Who: George Wachter, Vice Chairman, Old Master Paintings, Sotheby’s
Where: Caf? Boulud, 20 East 76th Street, New York, February 20, 2009
On the Menu: Fois gras, coq au vin, and the enduring value of Old Masters.
For about a year, many people have been warning that the current economic crisis could rival the Great Depression in terms of the devastation it will inflict on the economy. By some measures it already does. When I arrive for my lunch appointment at Caf? Boulud, an Upper East Side French restaurant favored by the art dealer community, the shares of General Motors trade at their lowest levels since 1938.
The old statement, “What’s good for GM is good for the United States of America,” keeps popping into my head. The reverse must also be true.
This is why I want to chat with George Wachter, vice chairman of the premier art and antiques auction house Sotheby’s. In a previous issue of Research, “Food for Thought” explored gold as an alternative investment in an uncertain financial market environment. In fact, the day I meet Wachter the yellow metal trades above $1,000 per Troy ounce for the first time since last July. Now, I want to discuss another timeless asset, fine art and other collectibles.
Wachter points out that his specialty, Old Master paintings — works painted in Western Europe before around 1800 — are very much like gold because their appeal and their value have held up over centuries. Even better than gold, because there is plenty of gold around and more is being mined every day, whereas there will never be another Old Master painting.
“Companies go bankrupt all the time,” says Wachter. “Even countries can go bankrupt. But Old Masters have endured.”
However, Wachter starts our conversation by talking about a more transient financial asset — notably, the price of Sotheby’s stock. Trading on NYSE under the clever symbol BID, the shares of Sotheby’s Holdings, Inc., spiked above $60 in October 2007, but they have been literally decimated over the past year, falling below $7.
“It has been completely incomprehensible to me,” says Wachter.
Admittedly, the company posted a worse-than-expected loss in the third quarter, and in October-November the slump in the market came very suddenly after so many good years. Nevertheless, Sotheby’s is going to remain profitable, Wachter asserts, and has plenty of cash on hand. It is also responding to the new environment promptly, reducing staff and cutting costs. “I don’t think anybody really understands what is going on in the market.”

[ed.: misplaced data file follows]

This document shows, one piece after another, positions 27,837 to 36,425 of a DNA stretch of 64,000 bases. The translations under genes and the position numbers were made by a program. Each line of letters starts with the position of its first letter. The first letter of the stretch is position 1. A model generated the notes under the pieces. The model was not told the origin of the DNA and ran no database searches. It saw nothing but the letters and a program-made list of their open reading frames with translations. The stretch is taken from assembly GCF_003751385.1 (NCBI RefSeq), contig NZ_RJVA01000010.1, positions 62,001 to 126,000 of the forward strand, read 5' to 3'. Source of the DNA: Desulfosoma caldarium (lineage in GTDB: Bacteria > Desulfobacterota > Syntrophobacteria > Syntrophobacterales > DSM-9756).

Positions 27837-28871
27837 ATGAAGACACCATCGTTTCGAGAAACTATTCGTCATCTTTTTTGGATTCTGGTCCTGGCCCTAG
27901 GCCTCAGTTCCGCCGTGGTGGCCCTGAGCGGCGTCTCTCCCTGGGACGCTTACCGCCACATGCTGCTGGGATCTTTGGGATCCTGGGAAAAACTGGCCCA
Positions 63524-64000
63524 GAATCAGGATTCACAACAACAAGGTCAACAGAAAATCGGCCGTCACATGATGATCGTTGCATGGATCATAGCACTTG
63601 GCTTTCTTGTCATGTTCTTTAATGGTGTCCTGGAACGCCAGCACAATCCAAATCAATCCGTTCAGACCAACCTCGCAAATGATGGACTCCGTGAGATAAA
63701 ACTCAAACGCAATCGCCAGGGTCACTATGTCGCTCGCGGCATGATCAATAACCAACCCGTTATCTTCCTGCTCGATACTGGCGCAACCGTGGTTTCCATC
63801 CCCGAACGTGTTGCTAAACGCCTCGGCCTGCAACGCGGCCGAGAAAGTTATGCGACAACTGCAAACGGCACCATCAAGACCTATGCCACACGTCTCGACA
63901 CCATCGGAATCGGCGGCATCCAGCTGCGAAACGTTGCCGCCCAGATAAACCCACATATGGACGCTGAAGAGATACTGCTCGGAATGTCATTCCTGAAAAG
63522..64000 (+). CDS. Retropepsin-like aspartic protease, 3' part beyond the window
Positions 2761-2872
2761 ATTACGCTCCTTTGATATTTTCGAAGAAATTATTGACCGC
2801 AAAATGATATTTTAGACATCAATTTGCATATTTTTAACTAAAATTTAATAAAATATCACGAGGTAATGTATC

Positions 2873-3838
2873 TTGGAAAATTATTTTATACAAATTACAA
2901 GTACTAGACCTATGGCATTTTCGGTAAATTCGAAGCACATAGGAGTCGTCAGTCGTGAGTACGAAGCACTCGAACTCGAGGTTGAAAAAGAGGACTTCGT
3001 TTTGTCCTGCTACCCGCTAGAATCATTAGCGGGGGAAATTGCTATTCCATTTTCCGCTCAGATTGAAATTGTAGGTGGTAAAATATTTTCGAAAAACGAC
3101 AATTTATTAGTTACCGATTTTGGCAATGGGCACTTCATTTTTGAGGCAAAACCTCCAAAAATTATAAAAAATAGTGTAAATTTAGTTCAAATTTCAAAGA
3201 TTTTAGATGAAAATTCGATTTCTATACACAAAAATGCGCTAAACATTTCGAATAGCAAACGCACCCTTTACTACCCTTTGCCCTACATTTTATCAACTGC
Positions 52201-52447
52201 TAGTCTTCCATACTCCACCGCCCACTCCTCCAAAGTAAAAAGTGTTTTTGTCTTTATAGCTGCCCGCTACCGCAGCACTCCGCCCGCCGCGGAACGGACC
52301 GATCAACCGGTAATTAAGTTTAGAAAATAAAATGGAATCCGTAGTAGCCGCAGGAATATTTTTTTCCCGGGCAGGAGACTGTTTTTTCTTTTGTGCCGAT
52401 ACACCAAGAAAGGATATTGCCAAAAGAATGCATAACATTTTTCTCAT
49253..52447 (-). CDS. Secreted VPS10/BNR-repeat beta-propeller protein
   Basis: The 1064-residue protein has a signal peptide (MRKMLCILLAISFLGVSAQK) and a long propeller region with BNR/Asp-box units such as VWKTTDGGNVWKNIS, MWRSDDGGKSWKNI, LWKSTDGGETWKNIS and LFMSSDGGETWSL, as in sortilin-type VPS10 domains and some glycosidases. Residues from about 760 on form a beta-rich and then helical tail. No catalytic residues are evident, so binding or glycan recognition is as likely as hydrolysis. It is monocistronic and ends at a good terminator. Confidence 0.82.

This is pretty alarming coming from someone who has been at Sotheby’s since 1973, has been involved in the sale of such important collections as the New York Historical Society and the estate of Walter Chrysler and has seen a number of ups and downs in the art market.
Battered Art Prices
Actually, Sotheby’s has been marked down for two reasons. One aspect of the company’s business is to provide financing to clients with works of art as collateral. Anything having to do with credit has lately been a dirty word for investors. More to the point, the art market, along with commodities and real estate, has been one of those asset classes that got disproportionately inflated during the years of easy money.
However, the art market consists of several very different segments, Wachter explains, and each has its own dynamics. In recent years, prices have been particularly high in the contemporary art segment, which is also where most speculative interest has been concentrated. Investors have been drawn in by stories about a collector buying a secondary work by Andy Warhol, for example, and reselling it for 10 times the original price a few years later.
Speculative interest has now dried up and contemporary art prices have fallen sharply. This market segment has been closely correlated with the stock market. In some cases it has been hard to find buyers at any price.